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Hughes v. Commissioner of Social Security

United States District Court, N.D. Indiana, Fort Wayne Division

March 29, 2018

ROSEMARIE HUGHES, Plaintiff,
v.
COMMISSIONER OF SOCIAL SECURITY, sued as Carolyn W. Colvin, Acting Commissioner of Social Security, [1] Defendant.

          OPINION AND ORDER

          Susan Collins, United States Magistrate Judge.

         Plaintiff Rosemarie Hughes appeals to the district court from a final decision of the Commissioner of Social Security (the “Commissioner”) denying her application under the Social Security Act (the “Act”) for Disability Insurance Benefits (“DIB”).[2] For the following reasons, the Commissioner's decision will be REMANDED.

         I. PROCEDURAL HISTORY

         On January 14, 2013, Hughes filed her application for DIB, alleging disability as of November 18, 2007. (DE 5 Administrative Record (“AR”) 16, 159-60). Hughes was last insured for DIB on December 31, 2011 (the “DLI”) (AR 193), and therefore, she must establish that she was disabled as of that date. See Stevenson v. Chater, 105 F.3d 1151, 1154 (7th Cir. 1997) (explaining that with respect to a DIB claim, a claimant must establish that he was disabled as of his date last insured in order to recover DIB).

         Hughes's claim was denied initially on February 19, 2013, and again on May 15, 2013. (AR 102-10, 112-18). Hughes filed a request for a hearing before an Administrative Law Judge. (AR 119-24). On August 12, 2014, Administrative Law Judge Terry Miller (the “ALJ”) held a hearing, at which Hughes and Sharon Ringenberg, a vocational expert (the “VE”), testified. (AR 38-88). Hughes was represented by attorney Sarah Gillis at the hearing before the ALJ. (AR 38). On September 15, 2014, the ALJ issued an unfavorable decision, finding that Hughes was not disabled because, through the DLI, she did not have a medically determinable impairment or combination of impairments that was severe. (AR 22-36). Hughes requested that the Appeals Council review the ALJ's decision (AR 20), and the Appeals Council denied her request, making the ALJ's decision the final, appealable decision of the Commissioner (AR 1-3).

         On January 21, 2016, Hughes filed a complaint with this Court seeking relief from the Commissioner's final decision. (DE 1). In her appeal, Hughes alleges that the ALJ erred by finding that she did not have an impairment or combination of impairments that was severe. (DE 10 at 2, 12).

         II. FACTUAL BACKGROUND[3]

         A. Background

         At the time of the ALJ's decision, Hughes was 55 years old. (AR 45). She has a high-school education and completed a computer course at Ivy Tech Community College of Indiana. (AR 46). Hughes's employment history includes work as a bank teller, a server at a restaurant, a customer service representative, and a machine operator. (AR 49-51).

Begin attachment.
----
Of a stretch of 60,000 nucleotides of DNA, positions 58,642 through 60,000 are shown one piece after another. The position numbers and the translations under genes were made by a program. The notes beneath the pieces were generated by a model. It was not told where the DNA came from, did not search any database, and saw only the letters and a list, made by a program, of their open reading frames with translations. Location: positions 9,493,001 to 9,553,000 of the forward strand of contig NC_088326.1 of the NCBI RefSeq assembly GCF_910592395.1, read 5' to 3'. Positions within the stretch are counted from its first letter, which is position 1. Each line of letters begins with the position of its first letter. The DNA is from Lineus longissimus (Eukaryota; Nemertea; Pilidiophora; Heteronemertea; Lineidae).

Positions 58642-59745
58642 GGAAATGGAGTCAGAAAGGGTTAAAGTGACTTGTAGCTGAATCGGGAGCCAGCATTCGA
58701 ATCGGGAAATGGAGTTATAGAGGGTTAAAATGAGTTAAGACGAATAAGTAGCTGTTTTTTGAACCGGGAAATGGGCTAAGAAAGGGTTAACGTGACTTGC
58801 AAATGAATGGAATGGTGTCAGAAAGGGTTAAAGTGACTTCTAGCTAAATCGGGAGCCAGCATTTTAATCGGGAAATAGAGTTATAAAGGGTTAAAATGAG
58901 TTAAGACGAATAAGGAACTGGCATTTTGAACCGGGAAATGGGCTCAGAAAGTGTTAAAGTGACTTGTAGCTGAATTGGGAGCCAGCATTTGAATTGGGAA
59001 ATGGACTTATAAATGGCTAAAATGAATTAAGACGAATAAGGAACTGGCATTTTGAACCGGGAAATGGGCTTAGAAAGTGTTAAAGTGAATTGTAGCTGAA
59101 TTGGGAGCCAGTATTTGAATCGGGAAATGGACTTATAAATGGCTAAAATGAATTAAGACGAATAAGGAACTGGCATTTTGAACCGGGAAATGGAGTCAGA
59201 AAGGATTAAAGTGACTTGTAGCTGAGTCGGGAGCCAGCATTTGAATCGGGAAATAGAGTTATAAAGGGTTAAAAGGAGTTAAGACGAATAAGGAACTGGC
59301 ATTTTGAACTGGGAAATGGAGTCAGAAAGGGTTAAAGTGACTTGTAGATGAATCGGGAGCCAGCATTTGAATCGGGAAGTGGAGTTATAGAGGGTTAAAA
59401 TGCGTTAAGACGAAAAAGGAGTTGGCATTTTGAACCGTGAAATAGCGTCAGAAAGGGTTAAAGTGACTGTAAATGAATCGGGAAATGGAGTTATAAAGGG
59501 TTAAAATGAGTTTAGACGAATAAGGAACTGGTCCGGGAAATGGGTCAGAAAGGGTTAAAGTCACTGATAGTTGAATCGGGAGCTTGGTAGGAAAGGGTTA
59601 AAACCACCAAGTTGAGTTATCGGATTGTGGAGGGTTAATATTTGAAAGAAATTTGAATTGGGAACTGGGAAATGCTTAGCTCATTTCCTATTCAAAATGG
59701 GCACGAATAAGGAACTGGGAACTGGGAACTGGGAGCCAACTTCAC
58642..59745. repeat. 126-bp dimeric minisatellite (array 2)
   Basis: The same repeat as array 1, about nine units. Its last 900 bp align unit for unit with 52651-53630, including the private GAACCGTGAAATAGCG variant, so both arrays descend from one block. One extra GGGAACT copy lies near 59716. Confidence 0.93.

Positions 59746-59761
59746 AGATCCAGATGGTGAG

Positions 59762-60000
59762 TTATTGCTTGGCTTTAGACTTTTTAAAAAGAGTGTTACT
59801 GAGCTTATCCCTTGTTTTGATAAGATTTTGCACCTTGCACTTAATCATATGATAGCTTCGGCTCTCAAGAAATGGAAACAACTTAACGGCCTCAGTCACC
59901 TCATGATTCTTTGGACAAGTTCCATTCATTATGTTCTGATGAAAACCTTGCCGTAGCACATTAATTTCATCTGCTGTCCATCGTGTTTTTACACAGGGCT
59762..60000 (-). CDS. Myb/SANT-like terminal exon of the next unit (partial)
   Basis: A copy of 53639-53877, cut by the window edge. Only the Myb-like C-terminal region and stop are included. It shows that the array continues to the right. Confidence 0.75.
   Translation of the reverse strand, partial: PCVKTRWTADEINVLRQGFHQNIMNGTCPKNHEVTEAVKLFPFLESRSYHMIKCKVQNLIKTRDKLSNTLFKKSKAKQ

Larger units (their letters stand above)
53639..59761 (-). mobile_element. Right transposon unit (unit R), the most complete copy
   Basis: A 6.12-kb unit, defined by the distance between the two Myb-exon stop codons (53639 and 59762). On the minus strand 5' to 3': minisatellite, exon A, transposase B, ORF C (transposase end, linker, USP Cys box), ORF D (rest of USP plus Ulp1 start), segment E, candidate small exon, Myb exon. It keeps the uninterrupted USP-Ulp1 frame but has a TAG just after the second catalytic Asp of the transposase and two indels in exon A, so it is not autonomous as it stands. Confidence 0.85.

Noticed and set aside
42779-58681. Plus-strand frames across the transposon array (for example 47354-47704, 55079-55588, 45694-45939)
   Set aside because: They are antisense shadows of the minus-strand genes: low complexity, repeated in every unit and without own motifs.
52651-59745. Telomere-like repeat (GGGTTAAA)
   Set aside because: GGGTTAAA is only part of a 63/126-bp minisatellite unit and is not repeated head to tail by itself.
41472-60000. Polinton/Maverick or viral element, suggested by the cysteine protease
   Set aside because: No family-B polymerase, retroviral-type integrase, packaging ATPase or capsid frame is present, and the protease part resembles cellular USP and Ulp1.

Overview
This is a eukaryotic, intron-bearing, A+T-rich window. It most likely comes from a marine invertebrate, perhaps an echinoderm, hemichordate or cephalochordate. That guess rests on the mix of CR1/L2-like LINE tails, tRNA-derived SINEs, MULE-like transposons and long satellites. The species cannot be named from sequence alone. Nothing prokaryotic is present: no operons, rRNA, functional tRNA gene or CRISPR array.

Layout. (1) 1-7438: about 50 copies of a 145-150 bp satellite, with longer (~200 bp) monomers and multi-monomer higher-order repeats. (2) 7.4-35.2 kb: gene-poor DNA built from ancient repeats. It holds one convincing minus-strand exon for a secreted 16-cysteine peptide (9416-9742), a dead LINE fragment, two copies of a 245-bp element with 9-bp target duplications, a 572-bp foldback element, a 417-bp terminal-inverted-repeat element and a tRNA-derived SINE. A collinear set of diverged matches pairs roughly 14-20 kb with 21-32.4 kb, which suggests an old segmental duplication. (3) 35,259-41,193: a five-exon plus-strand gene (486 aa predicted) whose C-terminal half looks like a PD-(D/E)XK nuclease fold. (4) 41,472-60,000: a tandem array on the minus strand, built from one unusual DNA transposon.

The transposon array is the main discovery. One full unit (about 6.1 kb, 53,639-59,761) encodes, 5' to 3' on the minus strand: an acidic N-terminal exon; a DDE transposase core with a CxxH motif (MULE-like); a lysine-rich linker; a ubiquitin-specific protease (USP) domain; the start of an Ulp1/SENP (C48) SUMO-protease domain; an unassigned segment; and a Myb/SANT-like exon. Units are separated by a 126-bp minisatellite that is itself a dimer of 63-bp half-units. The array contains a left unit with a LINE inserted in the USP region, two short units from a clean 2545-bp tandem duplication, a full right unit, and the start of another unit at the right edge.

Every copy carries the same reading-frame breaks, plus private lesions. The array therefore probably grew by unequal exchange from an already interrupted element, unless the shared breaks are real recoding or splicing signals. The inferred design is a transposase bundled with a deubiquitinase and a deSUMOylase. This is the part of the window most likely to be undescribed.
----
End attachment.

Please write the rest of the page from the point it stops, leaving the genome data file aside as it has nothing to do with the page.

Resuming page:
B. Hughes's Testimony at the Hearing

         At the hearing Hughes testified as follows: She is about five feet, eight inches tall and weighs approximately 112 pounds. (AR 45). Hughes lives with her husband of 31 years in a house they are purchasing. (AR 46-47). She has one biological child and three stepsons, all of whom live outside the home. (AR 45-46). Hughes's husband is employed, and Hughes does not receive assistance of any sort. (AR 46). She has a driver's license and is able to drive. (AR 47). Hughes does not have a primary care physician. (AR 55-56). Hughes used to smoke but quit in 2014 because it was too expensive and because her doctor said she needed to quit. (AR 68).

         Hughes suffers from severe degenerative disc disease affecting multiple levels of her cervical spine with corresponding nerve root compression. (AR 53). Prior to November 15, 2007, Hughes noticed some tingling or loss of control in the fingers of her left hand, but she ignored it because she was trying to complete a 90-day probationary period working at Wiley Metal. (AR 56). Currently, Hughes experiences numbness and tingling mainly on the left side of her body; in her left arm, left leg, and in her left hand. (AR 52, 57). Hughes does not have much strength in her left arm, and while she can carry things with her right arm, she cannot do so for very long. (AR 57).

         On November 15, 2007, Hughes fell while exiting her truck at home and the next thing she knew she woke up lying on the ground. (AR 49, 52). The fall broke the lower part of Hughes's left leg in three places. (AR 49, 52, 54). Hughes has weakness in her left side, which caused her strength to give out in her left leg and her subsequent fall out of the truck. (AR 52-53). Hughes went to the emergency room and Aaron LeGrand, M.D., performed surgery on her, putting intramedullary nails in her left leg. (AR 53).